If you have been browsing divorce topics, you have likely seen countless articles urging you to consider divorce mediation or attorney-facilitated negotiation as a means of resolving your divorce out of court. Collaborative divorce is another common alternative resolution method during divorce. Collaborative divorce requires both parties to actively participate, and to do so in good faith. A mutual willingness to compromise is a necessity. Either spouse, unfortunately, has the power to delay or frustrate the process. If no agreement can be reached after substantial efforts have been made, you will be left with no option but to resort to divorce litigation. In some cases where it is abundantly clear that mediation or negotiations are likely to fail, it may be more prudent to make litigation your plan from the outset. An experienced attorney can assess your situation and help you decide whether yours is a divorce that cannot be settled out of court.
Situations Suggesting That Collaborative Divorce or Mediation May Not Succeed
No matter how willing to compromise you are, mediation efforts will generally be futile if your spouse does not share your willingness. Circumstances that may suggest that mediation and collaborative divorce may be insufficient include:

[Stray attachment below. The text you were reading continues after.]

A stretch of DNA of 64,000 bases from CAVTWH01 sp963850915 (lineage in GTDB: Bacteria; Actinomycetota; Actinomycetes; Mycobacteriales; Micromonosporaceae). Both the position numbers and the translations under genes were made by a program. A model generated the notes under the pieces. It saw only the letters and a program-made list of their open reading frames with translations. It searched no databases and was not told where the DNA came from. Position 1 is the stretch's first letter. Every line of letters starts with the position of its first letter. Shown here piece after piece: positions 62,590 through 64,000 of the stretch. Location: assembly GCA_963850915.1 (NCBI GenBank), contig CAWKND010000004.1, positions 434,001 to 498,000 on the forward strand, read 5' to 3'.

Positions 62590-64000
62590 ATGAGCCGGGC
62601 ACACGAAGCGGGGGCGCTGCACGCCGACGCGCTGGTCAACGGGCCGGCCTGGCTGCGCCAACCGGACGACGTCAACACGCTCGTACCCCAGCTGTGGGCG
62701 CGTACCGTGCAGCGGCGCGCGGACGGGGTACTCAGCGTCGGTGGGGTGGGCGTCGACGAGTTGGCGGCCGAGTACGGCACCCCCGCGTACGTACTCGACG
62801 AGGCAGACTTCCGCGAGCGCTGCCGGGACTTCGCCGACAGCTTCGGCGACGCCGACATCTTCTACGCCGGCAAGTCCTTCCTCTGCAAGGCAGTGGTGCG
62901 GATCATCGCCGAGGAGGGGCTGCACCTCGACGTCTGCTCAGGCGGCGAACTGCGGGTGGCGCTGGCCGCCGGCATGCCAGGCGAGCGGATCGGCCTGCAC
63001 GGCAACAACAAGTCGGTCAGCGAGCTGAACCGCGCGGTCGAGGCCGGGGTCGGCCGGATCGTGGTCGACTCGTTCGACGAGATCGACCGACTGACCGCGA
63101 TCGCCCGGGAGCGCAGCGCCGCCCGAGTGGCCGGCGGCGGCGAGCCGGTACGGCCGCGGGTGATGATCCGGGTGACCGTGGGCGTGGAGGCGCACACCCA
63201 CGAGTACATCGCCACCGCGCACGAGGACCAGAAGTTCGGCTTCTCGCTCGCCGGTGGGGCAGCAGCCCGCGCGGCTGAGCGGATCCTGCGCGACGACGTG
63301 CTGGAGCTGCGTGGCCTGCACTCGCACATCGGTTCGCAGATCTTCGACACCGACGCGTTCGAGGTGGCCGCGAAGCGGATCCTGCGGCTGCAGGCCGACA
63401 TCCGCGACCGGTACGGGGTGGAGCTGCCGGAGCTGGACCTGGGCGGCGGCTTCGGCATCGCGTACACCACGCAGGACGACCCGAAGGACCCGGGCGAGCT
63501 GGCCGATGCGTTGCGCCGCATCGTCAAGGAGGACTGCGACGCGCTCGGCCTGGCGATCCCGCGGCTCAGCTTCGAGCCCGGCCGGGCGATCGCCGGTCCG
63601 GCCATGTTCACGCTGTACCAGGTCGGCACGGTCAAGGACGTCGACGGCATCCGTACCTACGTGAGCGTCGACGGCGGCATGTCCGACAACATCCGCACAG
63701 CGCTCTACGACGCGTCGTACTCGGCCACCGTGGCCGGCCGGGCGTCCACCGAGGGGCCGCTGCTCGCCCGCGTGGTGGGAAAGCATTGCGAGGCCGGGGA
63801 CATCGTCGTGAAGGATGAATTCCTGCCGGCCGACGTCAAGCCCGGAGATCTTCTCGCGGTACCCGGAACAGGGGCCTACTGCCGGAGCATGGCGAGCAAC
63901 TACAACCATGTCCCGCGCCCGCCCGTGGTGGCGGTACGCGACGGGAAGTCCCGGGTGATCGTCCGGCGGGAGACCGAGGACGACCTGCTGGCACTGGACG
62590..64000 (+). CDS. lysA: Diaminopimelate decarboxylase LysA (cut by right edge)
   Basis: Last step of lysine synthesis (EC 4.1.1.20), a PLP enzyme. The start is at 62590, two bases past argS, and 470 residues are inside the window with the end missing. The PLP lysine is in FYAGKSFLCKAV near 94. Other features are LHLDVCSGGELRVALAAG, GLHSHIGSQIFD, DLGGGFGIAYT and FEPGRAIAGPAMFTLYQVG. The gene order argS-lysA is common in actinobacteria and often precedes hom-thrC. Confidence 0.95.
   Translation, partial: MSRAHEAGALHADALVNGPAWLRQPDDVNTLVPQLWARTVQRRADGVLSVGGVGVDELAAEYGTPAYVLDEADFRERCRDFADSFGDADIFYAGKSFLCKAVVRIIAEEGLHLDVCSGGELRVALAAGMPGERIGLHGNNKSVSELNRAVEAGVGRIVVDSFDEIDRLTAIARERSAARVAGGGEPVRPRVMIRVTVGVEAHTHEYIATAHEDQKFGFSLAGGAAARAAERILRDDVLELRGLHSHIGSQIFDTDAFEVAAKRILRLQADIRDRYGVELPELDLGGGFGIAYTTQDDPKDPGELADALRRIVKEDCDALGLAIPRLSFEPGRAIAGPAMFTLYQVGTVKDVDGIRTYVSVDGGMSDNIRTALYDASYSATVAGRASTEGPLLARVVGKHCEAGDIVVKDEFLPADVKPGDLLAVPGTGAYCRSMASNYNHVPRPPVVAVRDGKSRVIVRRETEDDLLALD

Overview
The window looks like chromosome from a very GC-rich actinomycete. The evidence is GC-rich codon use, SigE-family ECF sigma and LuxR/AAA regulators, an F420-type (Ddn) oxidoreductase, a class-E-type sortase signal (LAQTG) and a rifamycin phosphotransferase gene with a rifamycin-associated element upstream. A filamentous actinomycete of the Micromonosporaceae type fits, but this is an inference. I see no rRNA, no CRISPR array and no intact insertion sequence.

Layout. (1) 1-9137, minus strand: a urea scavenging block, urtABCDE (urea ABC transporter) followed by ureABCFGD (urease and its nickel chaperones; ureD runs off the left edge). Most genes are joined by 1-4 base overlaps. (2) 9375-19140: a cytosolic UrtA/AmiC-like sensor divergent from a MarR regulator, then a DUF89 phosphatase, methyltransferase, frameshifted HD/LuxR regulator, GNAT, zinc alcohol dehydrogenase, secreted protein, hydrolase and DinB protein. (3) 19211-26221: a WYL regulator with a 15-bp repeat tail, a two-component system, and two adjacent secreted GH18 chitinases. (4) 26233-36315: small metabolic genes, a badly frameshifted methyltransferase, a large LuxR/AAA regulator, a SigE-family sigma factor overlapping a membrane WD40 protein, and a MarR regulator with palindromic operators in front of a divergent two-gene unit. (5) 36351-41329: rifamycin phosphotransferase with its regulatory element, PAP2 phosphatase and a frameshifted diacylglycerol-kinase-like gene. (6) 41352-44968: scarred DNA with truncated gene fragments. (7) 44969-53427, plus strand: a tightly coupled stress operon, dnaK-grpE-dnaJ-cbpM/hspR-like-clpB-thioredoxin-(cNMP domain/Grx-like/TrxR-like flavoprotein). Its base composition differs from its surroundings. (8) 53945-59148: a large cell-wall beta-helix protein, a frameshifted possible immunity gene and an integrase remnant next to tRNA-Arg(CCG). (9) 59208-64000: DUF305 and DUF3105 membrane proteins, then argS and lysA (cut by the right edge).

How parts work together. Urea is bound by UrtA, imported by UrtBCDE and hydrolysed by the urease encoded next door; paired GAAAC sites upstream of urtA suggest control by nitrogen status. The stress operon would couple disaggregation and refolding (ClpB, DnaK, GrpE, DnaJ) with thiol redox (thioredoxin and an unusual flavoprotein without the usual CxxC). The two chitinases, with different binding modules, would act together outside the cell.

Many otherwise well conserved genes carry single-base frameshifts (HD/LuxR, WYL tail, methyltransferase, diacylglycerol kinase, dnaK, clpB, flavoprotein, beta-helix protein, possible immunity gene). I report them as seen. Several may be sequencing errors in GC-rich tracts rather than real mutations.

- Abuse - If your spouse has abused you or your children in any way at all, it suggests that they are not the type of person who can settle their disagreements in the rational manner demanded by collaborative divorce. Additionally, attempting to negotiate with them directly and outside a courtroom setting may provoke them or be emotionally distressing to you. It also opens the door for threats to be made to force the abused party to comply with the abuser’s demands.
- Severe mental illness - If your spouse has a severe mental illness like Borderline Personality Disorder or Bipolar Disorder, their illness may impact their ability to participate in negotiation or mediation in a productive manner. They may be more interested in placing blame on you than in reaching an agreement.
- Substance abuse - People who are almost always intoxicated are not known for their ability to keep their commitments. It can be difficult to get a person with a substance use disorder to show up for scheduled mediation sessions or to return communications promptly and use comprehensible language.
- Extreme conflict - While you certainly do not need to be amicable with your spouse to reap the benefits of collaborative divorce, you do need to be capable of communicating without fighting. If negotiating with your spouse would cause emotional distress and escalating conflict, it may be best to go to court.
These are only a few examples of circumstances that may suggest that alternative resolution methods are not right for you. You should discuss your concerns with a qualified attorney.